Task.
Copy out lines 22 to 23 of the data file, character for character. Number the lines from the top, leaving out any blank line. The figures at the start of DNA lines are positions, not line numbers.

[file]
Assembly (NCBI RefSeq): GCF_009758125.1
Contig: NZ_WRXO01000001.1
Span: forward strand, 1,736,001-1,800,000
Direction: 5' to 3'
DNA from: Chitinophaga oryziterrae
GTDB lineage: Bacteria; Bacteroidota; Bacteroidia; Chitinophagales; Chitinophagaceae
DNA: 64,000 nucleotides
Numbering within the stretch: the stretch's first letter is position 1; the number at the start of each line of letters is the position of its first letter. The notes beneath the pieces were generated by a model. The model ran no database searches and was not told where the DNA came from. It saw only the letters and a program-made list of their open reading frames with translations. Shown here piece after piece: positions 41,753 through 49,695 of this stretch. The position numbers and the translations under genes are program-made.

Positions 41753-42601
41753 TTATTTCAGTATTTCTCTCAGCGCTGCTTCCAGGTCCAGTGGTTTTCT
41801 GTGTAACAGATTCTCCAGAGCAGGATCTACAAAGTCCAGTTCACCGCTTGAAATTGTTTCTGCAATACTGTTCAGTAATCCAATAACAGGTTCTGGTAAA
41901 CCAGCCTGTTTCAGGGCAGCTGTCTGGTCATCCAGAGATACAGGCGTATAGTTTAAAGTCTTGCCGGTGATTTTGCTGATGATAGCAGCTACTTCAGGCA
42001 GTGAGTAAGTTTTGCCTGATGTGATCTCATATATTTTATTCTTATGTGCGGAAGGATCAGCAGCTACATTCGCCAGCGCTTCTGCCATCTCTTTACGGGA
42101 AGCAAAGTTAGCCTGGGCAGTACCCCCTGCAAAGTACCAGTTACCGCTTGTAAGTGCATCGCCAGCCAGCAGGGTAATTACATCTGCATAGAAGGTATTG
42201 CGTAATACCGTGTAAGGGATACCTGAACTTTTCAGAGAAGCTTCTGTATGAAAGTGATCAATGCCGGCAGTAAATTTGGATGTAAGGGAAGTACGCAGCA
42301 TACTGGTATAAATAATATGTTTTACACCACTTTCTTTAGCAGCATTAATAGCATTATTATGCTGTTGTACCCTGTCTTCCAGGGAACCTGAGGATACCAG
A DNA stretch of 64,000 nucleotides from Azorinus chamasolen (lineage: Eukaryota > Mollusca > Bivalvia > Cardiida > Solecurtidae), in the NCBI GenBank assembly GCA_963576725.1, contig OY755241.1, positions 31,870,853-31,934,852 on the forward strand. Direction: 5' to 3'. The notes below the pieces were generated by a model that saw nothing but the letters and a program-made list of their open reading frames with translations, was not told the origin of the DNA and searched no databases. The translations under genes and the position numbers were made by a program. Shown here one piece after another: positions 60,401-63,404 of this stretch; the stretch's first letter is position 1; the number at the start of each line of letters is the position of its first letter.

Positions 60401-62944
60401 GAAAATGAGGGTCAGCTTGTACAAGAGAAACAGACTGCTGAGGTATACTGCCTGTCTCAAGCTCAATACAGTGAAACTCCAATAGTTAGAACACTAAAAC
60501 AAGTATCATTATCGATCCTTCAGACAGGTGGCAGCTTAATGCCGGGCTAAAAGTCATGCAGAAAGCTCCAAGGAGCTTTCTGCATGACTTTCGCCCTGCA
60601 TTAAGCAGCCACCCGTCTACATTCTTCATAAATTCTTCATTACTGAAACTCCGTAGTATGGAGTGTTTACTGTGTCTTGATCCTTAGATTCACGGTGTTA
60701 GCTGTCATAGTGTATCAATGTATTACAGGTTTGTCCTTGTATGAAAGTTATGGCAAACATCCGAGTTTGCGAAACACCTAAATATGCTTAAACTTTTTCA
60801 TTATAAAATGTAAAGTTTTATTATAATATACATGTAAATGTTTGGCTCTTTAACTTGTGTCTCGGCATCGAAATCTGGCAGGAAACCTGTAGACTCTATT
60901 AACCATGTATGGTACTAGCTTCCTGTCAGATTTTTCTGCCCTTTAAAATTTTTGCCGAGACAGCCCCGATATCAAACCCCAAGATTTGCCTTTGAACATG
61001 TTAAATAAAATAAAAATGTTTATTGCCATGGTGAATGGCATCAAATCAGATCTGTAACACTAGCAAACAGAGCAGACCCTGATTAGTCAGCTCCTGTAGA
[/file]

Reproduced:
60701 GCTGTCATAGTGTATCAATGTATTACAGGTTTGTCCTTGTATGAAAGTTATGGCAAACATCCGAGTTTGCGAAACACCTAAATATGCTTAAACTTTTTCA
60801 TTATAAAATGTAAAGTTTTATTATAATATACATGTAAATGTTTGGCTCTTTAACTTGTGTCTCGGCATCGAAATCTGGCAGGAAACCTGTAGACTCTATT